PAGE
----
A janitorial contractor and the union representing aerospace janitors in L.A. County agreed to a three-year contract, ending a strike that had entered its fourth week. The agreement, struck Tuesday afternoon, came several days after the union had signed a contract with two other janitorial services targeted by the strike, the Daily Breeze reported. The janitors were striking to demand better wages and benefits for their work at Boeing, Raytheon and Northrop Grumman facilities in El Segundo, Redondo Beach, Long Beach and other parts of L.A. County. All three janitorial services agreed to an 85-cent hourly raise over three years, with fully paid individual health insurance at the start of the third year.
Unocal to Visit Investors
Executives from Chevron Corp. and Unocal Corp. will begin visiting Unocal's largest shareholders today to win their backing for Chevron's takeover bid despite lingering hopes that a higher offer might come from China's CNOOC Ltd. El Segundo-based Unocal has agreed to be purchased by Chevron in a stock and cash deal worth $17.3 billion Wednesday, or $63.65 a share, and the company's shareholders will vote on that proposal Aug. 10. More than half of Unocal shares must vote in favor of the offer from Chevron for the purchase to become final. The proposed transaction has already been approved by regulators.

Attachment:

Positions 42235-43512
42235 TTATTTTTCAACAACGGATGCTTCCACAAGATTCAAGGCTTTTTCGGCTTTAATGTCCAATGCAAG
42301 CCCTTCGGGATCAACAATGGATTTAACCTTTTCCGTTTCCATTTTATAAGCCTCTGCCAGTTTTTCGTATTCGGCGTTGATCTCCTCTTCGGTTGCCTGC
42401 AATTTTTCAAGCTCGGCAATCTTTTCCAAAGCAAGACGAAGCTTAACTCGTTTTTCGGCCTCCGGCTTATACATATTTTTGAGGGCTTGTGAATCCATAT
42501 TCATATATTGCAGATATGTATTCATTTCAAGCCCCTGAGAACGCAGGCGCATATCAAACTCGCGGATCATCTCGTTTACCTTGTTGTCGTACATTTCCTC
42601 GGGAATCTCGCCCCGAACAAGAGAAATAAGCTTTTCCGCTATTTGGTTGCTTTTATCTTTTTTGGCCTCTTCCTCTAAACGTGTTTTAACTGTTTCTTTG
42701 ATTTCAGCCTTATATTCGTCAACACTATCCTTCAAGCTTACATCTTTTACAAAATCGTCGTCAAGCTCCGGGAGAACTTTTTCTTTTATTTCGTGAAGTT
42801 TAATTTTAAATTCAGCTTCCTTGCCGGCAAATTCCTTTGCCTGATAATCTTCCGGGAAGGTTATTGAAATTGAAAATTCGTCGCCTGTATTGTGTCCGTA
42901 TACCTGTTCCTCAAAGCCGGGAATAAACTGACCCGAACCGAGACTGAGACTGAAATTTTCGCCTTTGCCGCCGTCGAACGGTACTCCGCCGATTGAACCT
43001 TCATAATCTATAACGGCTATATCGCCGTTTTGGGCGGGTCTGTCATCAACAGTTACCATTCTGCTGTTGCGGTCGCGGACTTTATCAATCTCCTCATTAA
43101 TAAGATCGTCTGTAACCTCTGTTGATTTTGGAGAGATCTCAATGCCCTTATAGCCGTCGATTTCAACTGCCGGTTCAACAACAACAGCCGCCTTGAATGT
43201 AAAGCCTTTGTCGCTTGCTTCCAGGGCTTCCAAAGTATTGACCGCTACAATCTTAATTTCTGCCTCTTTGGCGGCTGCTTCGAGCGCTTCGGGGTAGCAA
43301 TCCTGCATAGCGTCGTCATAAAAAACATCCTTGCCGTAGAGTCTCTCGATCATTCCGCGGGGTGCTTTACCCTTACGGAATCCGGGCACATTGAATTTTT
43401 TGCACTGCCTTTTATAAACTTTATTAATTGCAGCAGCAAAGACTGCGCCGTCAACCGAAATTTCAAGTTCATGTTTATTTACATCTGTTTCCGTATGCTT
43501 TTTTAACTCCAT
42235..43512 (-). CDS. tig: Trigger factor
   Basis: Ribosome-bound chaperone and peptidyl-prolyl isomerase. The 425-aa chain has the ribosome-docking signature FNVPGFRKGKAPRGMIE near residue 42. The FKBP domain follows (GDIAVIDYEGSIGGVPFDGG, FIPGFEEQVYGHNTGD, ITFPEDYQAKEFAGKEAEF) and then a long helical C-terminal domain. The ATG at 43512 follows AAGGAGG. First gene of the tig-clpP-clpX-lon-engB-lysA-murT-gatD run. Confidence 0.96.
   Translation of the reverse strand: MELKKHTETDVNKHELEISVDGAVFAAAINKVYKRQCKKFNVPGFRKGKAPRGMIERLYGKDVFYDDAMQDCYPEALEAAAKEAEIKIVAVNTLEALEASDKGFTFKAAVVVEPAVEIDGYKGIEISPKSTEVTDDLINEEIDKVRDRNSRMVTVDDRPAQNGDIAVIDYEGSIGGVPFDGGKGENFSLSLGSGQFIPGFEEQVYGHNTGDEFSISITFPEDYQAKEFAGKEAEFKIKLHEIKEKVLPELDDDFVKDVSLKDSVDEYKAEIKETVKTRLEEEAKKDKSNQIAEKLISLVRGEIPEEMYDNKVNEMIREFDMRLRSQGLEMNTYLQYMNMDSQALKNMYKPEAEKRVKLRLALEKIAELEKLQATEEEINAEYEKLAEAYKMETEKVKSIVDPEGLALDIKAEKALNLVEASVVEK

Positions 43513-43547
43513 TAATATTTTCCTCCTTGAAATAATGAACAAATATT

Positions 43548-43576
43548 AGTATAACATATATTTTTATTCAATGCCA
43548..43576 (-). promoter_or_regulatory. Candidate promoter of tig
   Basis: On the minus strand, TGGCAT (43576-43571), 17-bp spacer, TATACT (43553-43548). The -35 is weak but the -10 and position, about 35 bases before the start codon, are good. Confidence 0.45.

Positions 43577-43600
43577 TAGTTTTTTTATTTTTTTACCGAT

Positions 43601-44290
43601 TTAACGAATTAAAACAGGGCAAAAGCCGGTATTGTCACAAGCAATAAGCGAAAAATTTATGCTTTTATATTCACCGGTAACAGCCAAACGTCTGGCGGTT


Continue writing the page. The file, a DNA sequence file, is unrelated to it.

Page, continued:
L.A. School Board Postpones Vote on $4 Billion Bond
The Los Angeles school board postponed voting on a nearly $4 billion school facilities bond package Wednesday because two trustees walked out of the meeting before roll was called. Board members Julie Kornstein and Jose Huizar left following a debate on how much of the bond should go to fund charter schools, a contentious issue in a district that is losing thousands of students a year to the independent campuses, the Daily Breeze reported Among many tweaks to Superintendent Roy Romer's proposed bond package: a split 4-3 board had just approved $70 million of the new bond funds for charters.
Inland Hospitals Rank Low
Hospitals serving the Inland Empire overall ranked worst in the country last year in their treatment of patients with heart attacks and pneumonia, according to a new study. A team of Boston researchers found that the 21 hospitals covering most of San Bernardino and Riverside counties were least likely to meet national medical standards proven to increase patients' chances of survival, the Los Angeles Times reported. The research, published last week in the New England Journal of Medicine, also looked at patients with congestive heart failure, finding that care provided by the Inland Empire market ranked 34th among the 40 largest hospital markets in the nation.
Home Size Limits OK'd
The City Council gave preliminary approval Wednesday to an "anti-mansionization" ordinance for the Sunland-Tujunga area of the San Fernando Valley, the first time it has addressed restricting home size in Los Angeles. The ordinance, scheduled for a final vote Tuesday, would limit homes built on lots of 8,000 square feet or less to 2,400 square feet, or 40 percent of the lot size. That means many of the 4,000-square-foot lots in the neighborhoods just below the Angeles National Forest would be limited to traditional bungalows and ranch-style homes. Councilwoman Wendy Greuel said the ordinance modernizes existing codes and balances private property rights with quality-of-life issues, the Daily News of Los Angeles reported.
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